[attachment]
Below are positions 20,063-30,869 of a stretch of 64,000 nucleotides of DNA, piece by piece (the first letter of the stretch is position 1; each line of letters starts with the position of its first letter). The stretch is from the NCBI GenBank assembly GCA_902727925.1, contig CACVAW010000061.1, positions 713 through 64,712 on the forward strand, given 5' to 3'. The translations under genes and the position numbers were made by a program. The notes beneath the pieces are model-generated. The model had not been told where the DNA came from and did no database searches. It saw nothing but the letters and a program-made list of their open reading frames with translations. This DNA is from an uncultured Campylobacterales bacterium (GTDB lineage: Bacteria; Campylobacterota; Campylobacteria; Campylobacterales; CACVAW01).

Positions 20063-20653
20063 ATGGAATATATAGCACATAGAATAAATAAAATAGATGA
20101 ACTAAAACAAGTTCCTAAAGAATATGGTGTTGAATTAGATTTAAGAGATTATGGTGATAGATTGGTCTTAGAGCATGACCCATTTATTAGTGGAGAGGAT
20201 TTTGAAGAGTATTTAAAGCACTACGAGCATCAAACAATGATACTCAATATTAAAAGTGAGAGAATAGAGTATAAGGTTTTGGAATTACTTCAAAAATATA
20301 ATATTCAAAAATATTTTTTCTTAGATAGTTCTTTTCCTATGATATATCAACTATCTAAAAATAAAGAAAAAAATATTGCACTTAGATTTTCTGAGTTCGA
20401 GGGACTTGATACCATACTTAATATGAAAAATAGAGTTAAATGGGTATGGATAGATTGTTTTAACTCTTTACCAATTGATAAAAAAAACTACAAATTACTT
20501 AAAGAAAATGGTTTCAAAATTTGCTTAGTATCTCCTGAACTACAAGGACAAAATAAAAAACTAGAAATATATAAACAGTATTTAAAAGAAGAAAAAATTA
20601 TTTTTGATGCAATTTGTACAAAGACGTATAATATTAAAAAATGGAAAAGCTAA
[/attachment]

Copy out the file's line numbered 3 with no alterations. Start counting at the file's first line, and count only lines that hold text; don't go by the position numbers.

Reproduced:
20063 ATGGAATATATAGCACATAGAATAAATAAAATAGATGA